Listening to Rush there is some EQ peak happening in the mids but this does not produce a boxy sound. Great bass and treble extension, with nice "tight" control at all times. All the little articulations in Kate Bush's voice and the various reverb tails are apparent. The shipping forecast, though buried in the mix, is quite audible. My own composition starts with crazy high-amplitude low frequencies, at 40-50Hz (and even less) panned differently in each channel. These are rendered properly. At the four minute mark a 430 Hz tone enters in one channel clearly. There is a huge amount of information in the bass and low mids at this time, even some clicks in the highs (up to 20 KHz on a spectrogram). All are audible. This model has the best stereo separation of the four.
Sennheiser HD25-1 II at -9dB
When it comes to Rush, there is not quite the same sparkle on top. The opening toms are coloured a little and don't have quite the same separation. A certain something is missing in the treble as well, msot obvious in the break with the bell tonalities. The mids are "different" but it would be hard to say which is "better". The Kate Bush is rendered very nicely, with little to distinguish this set from the Beyerdynamic. It also copes well with "Solar Spectrum", though the high end clicks are less distinct.
AKG K271 MK II at 0dB
Rush is slightly but obviously muffled throughout, but still pleasing to the ear. These cans do not find the same highs. Kate Bush sounds great -- the AKGs favour a "sophisticated" mix such as this, where everything is in its place. In "Solar Spectrum" it smooths over everything, with much of the subtle character of different frequency interactions and distortions missing from the mix. It certainly is more "pleasant" to the ear, but significantly less accurate.
Grado SR 225 at -3dB
For Rush everything is dead precise. If I listen for it, I can hear the usual slight Grado mid emphasis but it sounds very pleasant. Kate Bush is also lovely. However on my own track the Grados sound like they are going to break apart. The driver or some part of the enclosure is actually set to rattling, and there are all sorts of buzzes and higher frequencies that are not present in the source. It actually sounds pretty cool! But I fear for the poor mechanics. Conclusion: not a good choice for IDM or experimental music with full frequency extension. Does the "i" model deal with this shortcoming?
Summary and prices
I priced my picks at German internet retailer Thomann and mega NYC retailer B&H, just so readers on both sides of the Atlantic would have a baseline for comparison. The differences in relative worth are significant.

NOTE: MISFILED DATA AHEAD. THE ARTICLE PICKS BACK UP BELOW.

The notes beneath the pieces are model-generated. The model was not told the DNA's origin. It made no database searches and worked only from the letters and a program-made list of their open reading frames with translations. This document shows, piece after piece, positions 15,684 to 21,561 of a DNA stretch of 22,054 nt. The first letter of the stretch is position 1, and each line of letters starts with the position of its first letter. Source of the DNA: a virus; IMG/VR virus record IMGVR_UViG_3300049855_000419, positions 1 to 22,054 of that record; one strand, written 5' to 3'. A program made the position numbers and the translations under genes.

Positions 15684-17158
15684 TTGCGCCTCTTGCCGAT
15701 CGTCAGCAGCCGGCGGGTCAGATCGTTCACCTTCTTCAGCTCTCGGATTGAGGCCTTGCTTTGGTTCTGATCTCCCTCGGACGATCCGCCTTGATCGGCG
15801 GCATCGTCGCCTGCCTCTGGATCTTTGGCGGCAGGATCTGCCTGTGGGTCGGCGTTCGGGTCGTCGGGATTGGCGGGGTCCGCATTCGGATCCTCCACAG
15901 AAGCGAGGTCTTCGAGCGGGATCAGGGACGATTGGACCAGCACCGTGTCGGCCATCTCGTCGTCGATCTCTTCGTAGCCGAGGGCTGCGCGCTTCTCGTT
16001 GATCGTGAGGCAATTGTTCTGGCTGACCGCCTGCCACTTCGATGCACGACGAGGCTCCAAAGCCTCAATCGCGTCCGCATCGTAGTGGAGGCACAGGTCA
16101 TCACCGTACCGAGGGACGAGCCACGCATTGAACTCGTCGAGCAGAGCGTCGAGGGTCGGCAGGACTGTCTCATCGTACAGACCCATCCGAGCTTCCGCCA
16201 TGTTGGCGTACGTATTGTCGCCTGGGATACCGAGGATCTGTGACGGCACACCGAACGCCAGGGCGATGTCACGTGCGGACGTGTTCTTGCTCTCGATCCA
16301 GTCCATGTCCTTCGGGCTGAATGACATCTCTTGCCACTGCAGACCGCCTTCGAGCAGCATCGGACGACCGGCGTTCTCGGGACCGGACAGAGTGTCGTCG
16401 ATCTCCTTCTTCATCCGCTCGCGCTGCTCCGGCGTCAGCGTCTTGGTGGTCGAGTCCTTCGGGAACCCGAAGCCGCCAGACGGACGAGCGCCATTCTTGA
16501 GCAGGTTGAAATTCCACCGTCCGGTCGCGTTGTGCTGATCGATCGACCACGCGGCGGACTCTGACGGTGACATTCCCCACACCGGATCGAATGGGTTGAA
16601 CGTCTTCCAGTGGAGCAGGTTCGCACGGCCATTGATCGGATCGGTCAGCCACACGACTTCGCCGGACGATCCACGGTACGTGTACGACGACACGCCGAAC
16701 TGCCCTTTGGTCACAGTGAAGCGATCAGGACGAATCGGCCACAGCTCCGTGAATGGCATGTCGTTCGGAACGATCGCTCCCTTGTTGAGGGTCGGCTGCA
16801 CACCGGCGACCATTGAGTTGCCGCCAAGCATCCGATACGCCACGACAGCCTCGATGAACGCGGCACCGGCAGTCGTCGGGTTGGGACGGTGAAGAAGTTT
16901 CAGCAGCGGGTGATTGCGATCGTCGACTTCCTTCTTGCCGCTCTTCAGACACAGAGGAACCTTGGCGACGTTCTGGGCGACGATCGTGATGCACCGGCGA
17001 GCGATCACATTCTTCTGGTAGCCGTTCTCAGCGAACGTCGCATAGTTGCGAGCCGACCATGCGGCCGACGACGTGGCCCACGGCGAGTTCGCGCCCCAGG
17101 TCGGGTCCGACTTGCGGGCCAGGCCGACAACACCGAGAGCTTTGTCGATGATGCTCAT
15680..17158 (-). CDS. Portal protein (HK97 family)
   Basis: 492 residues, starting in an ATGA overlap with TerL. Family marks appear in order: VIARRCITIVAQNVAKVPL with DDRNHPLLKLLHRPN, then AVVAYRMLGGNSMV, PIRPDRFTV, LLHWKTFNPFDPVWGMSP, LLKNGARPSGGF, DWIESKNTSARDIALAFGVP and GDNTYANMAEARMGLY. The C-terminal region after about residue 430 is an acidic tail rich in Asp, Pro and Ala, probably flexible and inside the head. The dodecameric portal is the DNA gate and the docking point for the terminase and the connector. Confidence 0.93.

Sennheiser HD25-1 II [€198 Thomann / $169 B&H]
Beyerdynamic Tesla DT 1350 [€279 Thomann / $173 B&H]
The Beyerdynamic is a no-brainer in the USA, but European listeners might wonder if the €80 premium is justified. This question can only be answered by a look at your cash flow situation.
In the studio
AKG K271 MK II [€145 Thomann / $199 B&H]
It's nice when we in Europe have something that is cheaper than the States. Go AKG!
AKG K702 [€269 Thomann / $349 B&H]
AKG K701 [€195 Thomann / $349 B&H]
AKG Q701 [€249 Thomann / $199 B&H]
Well, isn't this bizarre. The white K701 is quite a deal in Europe, but in the USA the colourful Q701 is the choice.
Sennheiser PX100-II [£30 Amazon UK / $199 B&H]
Grado SR 225i [£200 Amazon UK / $199 B&H]
What if you can only afford one set? Well, if isolation and bass is more important, choose from the "on location" category. If comfort and am impressive soundstage is your thing, choose from the mixing set. If you need the least expensive pair that it also quite flexible in application, get the AKG 271.
Whatever you decide, enjoy your sounds!
 For me a "professional" is someone dedicated to a pursuit, recognised within that domain, and who has a code of ethics governing their practice. No, it's nothing to do with how much money you make.
 This is not to say all Beats headphones will sound bad -- though most do. But it is to say that you can do better, and at lower prices. Just say no to high street fashion headphones. And no, the label "Studio" does not mean that audio engineers actually use them!
 Mostly. I am not saying that the top-end Grados don't sound better than the entry-level Grados (for example). I've heard them and they do sound better. But if you're in that market you're slumming by reading this article.
 Well, headphone amps make a difference.
 But you might not wish to listen to cheap MP3 files on these cans, because you will hear just how crappy they are!
 Production has shifted to China for certain models. I don't know the details.
 Though Koss has a lifetime warranty, I got tired of sending my Porta-Pros back to be fixed. Besides, the postage mounts up.